Have Dating Apps Changed the Field of Dating

Rachel Spinella
Features Editor

PC: Rachel Spinella

Ever since the invention of Tinder in 2010, it has changed the playing field of dating all together. Instead of typically meeting someone through a more intimate social setting, this generation’s norm is meeting people online, or in this case, over social media apps like Tinder, Bumble, Hinge, Coffee Meets Bagel, Happn or for more specific apps that are designed for smaller communities, like Jswipe for Jewish people or even Christian Mingle.

According to the Atlantic, dating apps originated in the gay community with the first ever dating app for single gay men called Grindr followed closely by the app Scruff were released in 2009. This eventually led to the official launch of Tinder in 2012,where  iPhone owners of all sexualites could now search for love, sex or date casually. The app quickly gained popularity, becoming one of the most popular dating apps on the market. After that more dating apps came online, Tinder expanded to Android phones and is now available on upto 70 percent of smartphones worldwide

The Atlantic continued to state that there had been a lot of talk of Tinder being able to reinvent the dating scene. The article further stated that this recreation of the dating scene could transform into an endless marketplace where singles could shop for each other, “like an Amazon for a human companionship,” or that it could turn into minimal effort and maybe could cater more to, “transactional on-demand hook-ups,” Which some would say it’s not far from now presently in 2019.

When it comes to relationships, it has changed in the sense that humans now find and court potential companions or partners online. The feelings when it comes to looking for something more, still are the same though, with the search giving into loneliness, hope and disappointment or even boredom. Yet, Tinder has also helped bridge this path of people meeting potential partners that they might have never crossed paths with if it wasn’t for the app.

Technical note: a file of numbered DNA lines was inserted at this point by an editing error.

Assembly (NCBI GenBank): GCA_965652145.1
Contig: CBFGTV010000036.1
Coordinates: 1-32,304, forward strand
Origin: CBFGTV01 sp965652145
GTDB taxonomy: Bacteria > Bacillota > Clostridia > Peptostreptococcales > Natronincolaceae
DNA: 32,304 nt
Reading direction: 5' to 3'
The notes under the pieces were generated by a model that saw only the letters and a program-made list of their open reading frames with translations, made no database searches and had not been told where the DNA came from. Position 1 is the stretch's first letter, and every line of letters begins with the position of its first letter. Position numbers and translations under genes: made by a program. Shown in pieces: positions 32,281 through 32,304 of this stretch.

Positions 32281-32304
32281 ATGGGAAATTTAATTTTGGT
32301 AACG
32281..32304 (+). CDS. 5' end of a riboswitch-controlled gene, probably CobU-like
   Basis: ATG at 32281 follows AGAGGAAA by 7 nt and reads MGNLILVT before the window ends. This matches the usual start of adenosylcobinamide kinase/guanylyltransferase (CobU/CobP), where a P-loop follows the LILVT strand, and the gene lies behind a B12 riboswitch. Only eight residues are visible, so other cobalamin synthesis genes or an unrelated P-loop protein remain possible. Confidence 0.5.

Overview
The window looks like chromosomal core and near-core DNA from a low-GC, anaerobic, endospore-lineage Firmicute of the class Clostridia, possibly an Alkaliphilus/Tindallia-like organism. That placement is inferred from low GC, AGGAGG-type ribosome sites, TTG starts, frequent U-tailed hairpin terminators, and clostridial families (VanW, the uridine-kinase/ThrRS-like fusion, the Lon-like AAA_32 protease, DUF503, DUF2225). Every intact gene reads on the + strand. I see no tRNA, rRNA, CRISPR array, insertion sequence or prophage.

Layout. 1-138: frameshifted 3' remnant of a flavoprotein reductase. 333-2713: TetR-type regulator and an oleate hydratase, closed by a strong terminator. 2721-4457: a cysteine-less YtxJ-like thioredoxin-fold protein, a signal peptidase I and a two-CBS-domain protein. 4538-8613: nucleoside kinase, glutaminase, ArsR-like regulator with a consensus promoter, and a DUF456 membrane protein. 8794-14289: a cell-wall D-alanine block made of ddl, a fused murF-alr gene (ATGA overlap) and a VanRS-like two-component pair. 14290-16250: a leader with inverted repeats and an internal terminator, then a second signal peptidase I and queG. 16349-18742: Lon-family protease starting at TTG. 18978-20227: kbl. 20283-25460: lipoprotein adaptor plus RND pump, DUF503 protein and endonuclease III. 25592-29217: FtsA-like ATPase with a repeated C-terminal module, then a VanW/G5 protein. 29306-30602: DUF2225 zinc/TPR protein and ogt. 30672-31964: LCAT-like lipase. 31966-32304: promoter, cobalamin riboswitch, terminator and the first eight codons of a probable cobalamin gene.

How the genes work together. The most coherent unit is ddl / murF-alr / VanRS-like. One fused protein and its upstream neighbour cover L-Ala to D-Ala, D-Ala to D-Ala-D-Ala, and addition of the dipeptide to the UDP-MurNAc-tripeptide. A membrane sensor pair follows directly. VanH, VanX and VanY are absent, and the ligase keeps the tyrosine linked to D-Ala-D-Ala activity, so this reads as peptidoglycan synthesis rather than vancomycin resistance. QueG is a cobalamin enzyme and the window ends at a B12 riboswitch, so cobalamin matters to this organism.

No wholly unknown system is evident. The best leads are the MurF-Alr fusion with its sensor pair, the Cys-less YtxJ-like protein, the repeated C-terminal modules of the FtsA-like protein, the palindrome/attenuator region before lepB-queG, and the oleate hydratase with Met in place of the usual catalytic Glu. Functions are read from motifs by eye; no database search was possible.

An interview in the Atlantic with Jess Flores, a 30 year-old woman who met her husband on Tinder merely after only using the app once, shows the possible success of dating apps. She stated to the Atlantic that she probably would have never met him if it wasn’t for the app, since he lived in a city just just across from hers that she had never frequented before.  For Flores, having a greater access to a much wider singles base was a great development. 

The expanded radius can be a good thing if you are looking to date or even hook up with a variety of people that are different from you. 

There are also some people that believe with dating apps can bring social disconnect. Sometimes, these dating apps can make a singles landscape a rudier, flakier and crueler place.

 According to the Atlantic, an example they used is, if you go on a date with your cousin’s roommate, the roommate has some sense to not treat you unfairly. However with dating apps, “You’re meeting somebody you probably don’t know and probably don’t have any connections with at a bar on 39 Street,” a couple’s therapist by the name of Lundquist stated.